German Men Sit Down to Pee
And Other Insights Into German Culture
by Niklas Frank & James Cave
Books about national cultures and characteristics tend to range from the serious (Culture Shock: Widgetonia) to the tongue-in-cheek (They Eat Horses, Don't They?). A new book, German Men Sit Down to Pee, occupies a middle ground: It has its whimsical moments, such as "Dig a hole when you go to the beach" or "Don't mention David Hasselhof," but it's also packed with practical and occasionally surprising advice like "Bring your own cake into the office on your birthday" and "Complain about the trains." The book is especially useful if you're planning to live in Germany, but it also offers fascinating insights into contemporary German life for tourists and armchair expats.
The book is extremely digestible (unlike, say, a self-assigned homework assignment based on the "Know your sausages" chapter, which describes some of the 1,200 sausage varieties in Germany). It's divided into 60 chapters that average one to three pages each, so you can pick it up and learn about a topic or two whenever you have a spare moment. Here are a few examples of chapter headings:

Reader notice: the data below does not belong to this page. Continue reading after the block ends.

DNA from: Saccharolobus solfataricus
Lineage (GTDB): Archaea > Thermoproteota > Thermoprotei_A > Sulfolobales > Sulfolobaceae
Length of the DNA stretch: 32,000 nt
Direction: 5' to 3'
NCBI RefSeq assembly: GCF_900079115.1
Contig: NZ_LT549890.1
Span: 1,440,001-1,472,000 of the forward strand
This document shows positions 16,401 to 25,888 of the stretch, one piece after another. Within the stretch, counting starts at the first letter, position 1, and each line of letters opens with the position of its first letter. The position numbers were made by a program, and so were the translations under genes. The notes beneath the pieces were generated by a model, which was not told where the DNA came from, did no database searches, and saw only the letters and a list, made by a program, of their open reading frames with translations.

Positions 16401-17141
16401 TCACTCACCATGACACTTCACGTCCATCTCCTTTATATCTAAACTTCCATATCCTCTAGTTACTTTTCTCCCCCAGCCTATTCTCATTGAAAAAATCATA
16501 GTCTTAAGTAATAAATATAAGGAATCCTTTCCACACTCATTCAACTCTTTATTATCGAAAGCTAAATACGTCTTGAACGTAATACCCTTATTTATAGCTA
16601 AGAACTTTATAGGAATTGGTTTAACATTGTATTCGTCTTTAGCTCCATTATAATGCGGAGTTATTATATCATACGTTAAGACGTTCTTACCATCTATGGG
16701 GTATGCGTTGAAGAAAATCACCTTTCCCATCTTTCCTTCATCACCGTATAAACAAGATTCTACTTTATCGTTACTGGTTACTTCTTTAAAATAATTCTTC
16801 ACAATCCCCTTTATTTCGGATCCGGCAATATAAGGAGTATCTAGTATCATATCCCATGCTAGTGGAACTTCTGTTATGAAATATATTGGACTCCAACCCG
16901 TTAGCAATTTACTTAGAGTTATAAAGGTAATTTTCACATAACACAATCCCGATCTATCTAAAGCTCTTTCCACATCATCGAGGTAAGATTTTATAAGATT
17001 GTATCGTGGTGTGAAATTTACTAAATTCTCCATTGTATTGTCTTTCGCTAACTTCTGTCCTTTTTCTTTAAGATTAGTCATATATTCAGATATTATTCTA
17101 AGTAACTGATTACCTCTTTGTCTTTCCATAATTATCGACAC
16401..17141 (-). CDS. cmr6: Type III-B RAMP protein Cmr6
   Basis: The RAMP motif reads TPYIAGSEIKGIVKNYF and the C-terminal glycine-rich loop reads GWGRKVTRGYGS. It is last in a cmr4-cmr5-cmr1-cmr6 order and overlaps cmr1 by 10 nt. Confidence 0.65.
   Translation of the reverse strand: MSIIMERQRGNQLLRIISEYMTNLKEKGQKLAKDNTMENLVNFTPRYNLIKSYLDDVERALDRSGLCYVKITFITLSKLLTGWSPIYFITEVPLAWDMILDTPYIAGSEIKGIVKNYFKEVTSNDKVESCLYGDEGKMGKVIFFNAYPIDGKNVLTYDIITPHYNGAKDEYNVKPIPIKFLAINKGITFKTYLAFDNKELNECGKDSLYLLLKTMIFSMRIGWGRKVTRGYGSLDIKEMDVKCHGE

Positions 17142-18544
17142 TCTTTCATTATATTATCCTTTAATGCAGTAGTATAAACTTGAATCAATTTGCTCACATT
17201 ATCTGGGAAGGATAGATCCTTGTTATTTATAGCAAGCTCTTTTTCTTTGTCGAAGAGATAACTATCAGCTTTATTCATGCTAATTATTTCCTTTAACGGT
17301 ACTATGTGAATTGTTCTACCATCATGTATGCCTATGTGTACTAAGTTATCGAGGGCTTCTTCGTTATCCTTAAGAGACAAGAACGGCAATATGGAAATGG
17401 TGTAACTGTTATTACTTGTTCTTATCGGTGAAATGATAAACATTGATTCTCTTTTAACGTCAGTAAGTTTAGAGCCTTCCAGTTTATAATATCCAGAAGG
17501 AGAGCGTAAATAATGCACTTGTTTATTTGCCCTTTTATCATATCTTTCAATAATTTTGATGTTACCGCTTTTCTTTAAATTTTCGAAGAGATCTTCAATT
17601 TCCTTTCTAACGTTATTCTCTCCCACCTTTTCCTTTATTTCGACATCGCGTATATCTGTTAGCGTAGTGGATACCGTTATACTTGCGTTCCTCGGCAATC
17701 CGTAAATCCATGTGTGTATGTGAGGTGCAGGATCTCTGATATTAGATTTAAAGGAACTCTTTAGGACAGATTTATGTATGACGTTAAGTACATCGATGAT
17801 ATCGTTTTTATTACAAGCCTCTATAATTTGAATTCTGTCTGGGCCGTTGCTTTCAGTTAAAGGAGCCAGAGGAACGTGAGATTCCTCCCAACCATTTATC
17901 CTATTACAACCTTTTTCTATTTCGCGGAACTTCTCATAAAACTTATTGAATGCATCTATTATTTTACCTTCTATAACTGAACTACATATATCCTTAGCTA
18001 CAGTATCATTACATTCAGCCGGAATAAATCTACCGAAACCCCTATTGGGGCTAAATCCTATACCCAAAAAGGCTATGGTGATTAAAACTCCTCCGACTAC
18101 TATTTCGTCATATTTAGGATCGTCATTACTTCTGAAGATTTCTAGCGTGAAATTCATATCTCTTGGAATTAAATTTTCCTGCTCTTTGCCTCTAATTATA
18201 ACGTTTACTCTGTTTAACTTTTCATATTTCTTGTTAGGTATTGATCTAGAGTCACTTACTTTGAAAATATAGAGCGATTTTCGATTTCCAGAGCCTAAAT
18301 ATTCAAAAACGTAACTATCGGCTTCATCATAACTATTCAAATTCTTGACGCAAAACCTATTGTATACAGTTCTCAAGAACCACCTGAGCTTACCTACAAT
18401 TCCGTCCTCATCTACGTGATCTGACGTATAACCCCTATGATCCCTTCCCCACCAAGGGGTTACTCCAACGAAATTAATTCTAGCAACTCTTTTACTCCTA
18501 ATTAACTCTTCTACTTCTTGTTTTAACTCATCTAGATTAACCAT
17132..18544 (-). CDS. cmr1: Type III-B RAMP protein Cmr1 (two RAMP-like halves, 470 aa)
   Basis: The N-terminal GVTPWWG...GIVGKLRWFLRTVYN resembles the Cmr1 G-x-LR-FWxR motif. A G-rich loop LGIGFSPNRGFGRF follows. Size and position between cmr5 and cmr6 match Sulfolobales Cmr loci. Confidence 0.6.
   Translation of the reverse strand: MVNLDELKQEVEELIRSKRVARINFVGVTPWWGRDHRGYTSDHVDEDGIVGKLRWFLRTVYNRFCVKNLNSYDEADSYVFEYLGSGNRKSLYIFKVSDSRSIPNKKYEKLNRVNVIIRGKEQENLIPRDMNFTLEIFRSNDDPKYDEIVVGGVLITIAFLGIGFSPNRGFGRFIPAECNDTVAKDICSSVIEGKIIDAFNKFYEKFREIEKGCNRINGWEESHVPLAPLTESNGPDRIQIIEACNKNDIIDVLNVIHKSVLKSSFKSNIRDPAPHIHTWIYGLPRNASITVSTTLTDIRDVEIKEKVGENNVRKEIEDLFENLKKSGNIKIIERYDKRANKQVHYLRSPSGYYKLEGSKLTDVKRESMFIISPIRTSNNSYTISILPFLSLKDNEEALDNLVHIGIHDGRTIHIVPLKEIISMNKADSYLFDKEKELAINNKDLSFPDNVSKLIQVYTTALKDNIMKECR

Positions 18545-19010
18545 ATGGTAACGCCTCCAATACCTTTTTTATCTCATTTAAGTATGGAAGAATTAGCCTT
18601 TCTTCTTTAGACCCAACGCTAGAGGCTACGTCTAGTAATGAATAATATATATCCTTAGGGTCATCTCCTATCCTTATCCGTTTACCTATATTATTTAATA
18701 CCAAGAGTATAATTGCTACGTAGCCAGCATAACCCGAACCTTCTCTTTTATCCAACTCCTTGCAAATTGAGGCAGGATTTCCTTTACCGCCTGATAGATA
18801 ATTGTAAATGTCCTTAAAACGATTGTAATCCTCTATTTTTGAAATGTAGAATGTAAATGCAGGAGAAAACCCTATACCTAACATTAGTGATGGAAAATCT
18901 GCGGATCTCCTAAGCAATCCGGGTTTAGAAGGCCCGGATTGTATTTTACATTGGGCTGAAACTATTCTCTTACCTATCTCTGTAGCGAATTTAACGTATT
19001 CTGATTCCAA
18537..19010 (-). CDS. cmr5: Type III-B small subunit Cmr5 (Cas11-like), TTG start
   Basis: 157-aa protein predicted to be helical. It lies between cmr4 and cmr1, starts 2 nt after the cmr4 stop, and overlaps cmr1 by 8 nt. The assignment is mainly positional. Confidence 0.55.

"Some homes have an S.P.U.K. or WC-Geist, a gadget that issues you with a verbal reprimand if it catches you breaking the rules and standing up. These gadgets are available in many different authoritative yet hilarious (to the Germans, at least) voices such as former German chancellors Helmut Kohl and Gerhard Schröder."
If you have any interest at all in visiting, living in, or simply reading about life in modern Germany, German Men Sit Down to Pee should be on your "must read" list.
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